When our physician suspects we might have a problem with our thyroid he sends us to check the TSH level in our blood. If there is a lot of TSH in the blood it means that the thyroid can't work quickly enough to process all of the TSH meaning that we have a low level of thyroxine. Having a low TSH level means the thyroid produces too much thyroxine. Those are the usual physician's assumptions. But is it possible that the problem sometimes lies in the pituitary gland which produces TSH and not in the thyroid which receives it?

  • Welcome to Biology SE. I think this question would be better suited for Medical Sciences SE. On a side note, it is unusual for a physician to draw conclusions on the thyroid based on TSH levels without also analyzing T3/T4, so I think the premise of your question is incomplete/incorrect. – Mowgli Jan 20 '19 at 18:42

When a physician is studying someone for a suspected disorder related to the thyroid hormones, he/she should not only study the thyroid, but evaluate the hypothalamus-pituitary-thiroid endocrine axis and a frequent initial assumption is that the problem could be at any of these 3 levels instead of assuming the problem is in the thyroid gland.

Thyroid serum profiles include TSH, because as you said, the problem might be at a pituitary level and also this allows for further evaluation of the feedback system of the axis. Another important note is that a healthy thyroid gland will produce thyroxine proportionally to the serum levels of TSH, that is it WILL work quickly enough in response to these high levels of TSH and produce high levels of thyroxine, however a healthy axis would also lower the TSH levels after this.

To properly understand this we need to review that for this axis:

  • The hypothalamus produces the Thyrotropin-releasing hormone (TRH) in an inversely proportional manner to thyroxine blood levels. TRH estimulates the production of Thyroid-stimulating hormone (TSH) in the pituitary.

  • The pituitary produces TSH in a directly proportional manner to TRH levels and also in an inversely proportional manner to thyroxin blood levels (it has a negative feedback control independent of the hypothalamus and a positive one dependent on the hypothalamus). TSH estimulates the production of thyroxin by the thyroid.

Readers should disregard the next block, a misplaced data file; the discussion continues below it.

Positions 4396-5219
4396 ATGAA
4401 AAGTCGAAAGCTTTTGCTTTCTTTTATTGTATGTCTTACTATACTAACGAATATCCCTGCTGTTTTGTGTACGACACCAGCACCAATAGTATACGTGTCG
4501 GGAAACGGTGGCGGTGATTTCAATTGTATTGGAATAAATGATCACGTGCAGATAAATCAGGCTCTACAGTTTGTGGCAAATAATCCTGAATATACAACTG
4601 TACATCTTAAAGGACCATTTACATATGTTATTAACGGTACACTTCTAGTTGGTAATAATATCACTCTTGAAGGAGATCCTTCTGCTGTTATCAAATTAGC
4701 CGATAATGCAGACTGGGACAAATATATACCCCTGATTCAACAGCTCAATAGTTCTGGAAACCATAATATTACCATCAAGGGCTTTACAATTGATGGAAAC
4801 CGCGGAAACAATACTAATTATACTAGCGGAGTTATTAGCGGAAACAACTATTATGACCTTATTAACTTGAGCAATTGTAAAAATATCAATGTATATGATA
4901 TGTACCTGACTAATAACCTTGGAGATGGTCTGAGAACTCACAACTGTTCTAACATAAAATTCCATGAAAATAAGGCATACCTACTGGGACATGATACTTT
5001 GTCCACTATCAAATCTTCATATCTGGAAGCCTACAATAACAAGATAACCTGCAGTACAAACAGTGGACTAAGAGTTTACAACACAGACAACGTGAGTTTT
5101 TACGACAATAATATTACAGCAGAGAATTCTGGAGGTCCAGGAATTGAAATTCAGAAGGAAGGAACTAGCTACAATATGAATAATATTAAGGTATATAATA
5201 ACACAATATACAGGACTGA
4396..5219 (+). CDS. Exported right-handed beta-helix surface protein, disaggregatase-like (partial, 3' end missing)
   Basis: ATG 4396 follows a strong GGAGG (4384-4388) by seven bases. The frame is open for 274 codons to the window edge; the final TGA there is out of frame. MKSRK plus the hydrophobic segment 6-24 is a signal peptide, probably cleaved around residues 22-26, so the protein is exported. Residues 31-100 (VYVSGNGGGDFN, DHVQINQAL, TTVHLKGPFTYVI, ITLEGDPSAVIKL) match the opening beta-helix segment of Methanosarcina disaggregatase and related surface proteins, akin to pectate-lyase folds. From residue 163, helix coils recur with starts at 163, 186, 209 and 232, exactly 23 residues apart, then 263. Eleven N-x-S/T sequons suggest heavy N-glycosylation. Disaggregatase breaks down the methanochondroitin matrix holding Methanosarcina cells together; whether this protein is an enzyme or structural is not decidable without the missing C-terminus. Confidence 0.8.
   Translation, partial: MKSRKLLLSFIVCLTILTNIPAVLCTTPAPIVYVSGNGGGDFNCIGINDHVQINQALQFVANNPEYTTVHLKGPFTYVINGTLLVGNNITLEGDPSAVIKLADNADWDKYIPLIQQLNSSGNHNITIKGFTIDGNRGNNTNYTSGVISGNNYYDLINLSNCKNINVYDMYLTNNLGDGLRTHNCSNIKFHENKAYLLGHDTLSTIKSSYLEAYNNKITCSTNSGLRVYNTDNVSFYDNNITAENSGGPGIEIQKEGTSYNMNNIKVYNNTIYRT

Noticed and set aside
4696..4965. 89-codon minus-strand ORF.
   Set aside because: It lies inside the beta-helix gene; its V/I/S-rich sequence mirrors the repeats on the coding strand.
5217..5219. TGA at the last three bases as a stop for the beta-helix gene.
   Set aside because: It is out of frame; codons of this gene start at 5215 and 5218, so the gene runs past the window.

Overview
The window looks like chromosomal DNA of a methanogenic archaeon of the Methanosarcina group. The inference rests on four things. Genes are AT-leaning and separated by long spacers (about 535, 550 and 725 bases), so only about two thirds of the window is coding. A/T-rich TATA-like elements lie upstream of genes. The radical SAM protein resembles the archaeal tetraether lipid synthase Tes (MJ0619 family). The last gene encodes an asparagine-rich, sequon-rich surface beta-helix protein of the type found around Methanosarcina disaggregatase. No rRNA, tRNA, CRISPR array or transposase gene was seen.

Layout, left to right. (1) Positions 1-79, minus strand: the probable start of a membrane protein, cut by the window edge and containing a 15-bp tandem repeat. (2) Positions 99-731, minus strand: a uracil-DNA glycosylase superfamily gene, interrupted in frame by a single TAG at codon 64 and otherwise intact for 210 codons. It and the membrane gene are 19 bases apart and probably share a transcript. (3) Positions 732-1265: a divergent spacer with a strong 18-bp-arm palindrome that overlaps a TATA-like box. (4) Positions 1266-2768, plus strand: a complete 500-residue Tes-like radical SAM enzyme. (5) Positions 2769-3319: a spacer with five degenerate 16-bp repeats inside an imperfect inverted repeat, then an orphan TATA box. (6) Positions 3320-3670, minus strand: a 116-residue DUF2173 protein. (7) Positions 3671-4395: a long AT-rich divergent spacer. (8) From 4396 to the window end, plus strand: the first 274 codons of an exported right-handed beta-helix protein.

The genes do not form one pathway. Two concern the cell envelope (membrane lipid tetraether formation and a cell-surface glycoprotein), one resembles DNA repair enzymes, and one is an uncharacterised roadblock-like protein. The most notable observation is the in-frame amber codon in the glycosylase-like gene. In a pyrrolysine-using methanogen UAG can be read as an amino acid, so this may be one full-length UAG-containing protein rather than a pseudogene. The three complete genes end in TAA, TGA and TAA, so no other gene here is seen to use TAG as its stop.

• The thyroid produces thyroxin and this hormone then acts in several tissues across body regulating metabolism. Thyroxin production goes down if TSH levels go down.

Now for some generic examples, if a patient has hypothiroidism signs and symptoms, and then we see a thiroid profile like this:

  • Thyroxin levels: low
  • TSH levels: high

This suggests the problem is in the thyroid gland since the pituitary is doing its job by increasing TSH to demand more thyroxin, but the thyroid is not responding at all.

Another example:

  • Thyroxin levels: low
  • TSH levels: low

The problem could be in the pituitary this time since even though thyroxin is low the pituitary isn't asking for more thyroxin by producing more TSH.

On the other hand if we suspect hyperthyroidism and we see:

  • Thyroxin levels: high
  • TSH levels: low

We suspect of a thyroid-level problem again because the pituitary is trying to slow down the production by lowering TSH, but the thyroid is independently producing more and more thyroxin (one of the first things we would suspect is a thyroid hormone producing tumor).

Another example:

  • Thyroxin levels: high
  • TSH levels: high

We could suspect that there is something wrong in the pituitary (again it could be a tumor) since TSH levels are high regardless of high thyroxin levels, the pituitary is not slowing down in a situation in which it normally would.

As you can see the disorders are produced when the feedback systems begin to be lost and the different levels of the axis become unresponsive or self-controlled.

Other strange situations would include problems at hypothalamic level or production of thyroxin by tumors outside of the thyroid, but these are never suspected in first instance since they are very rare.

A brief, but ok review of this axis can be read at Wikipedia or if you want a more robust review you can consult Greenspan's endocrinology which is what I read back in the day (:

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    Thank you for the in-depth explanation. This was really helpful. – Hinko Pih Pih Jan 20 '19 at 20:15

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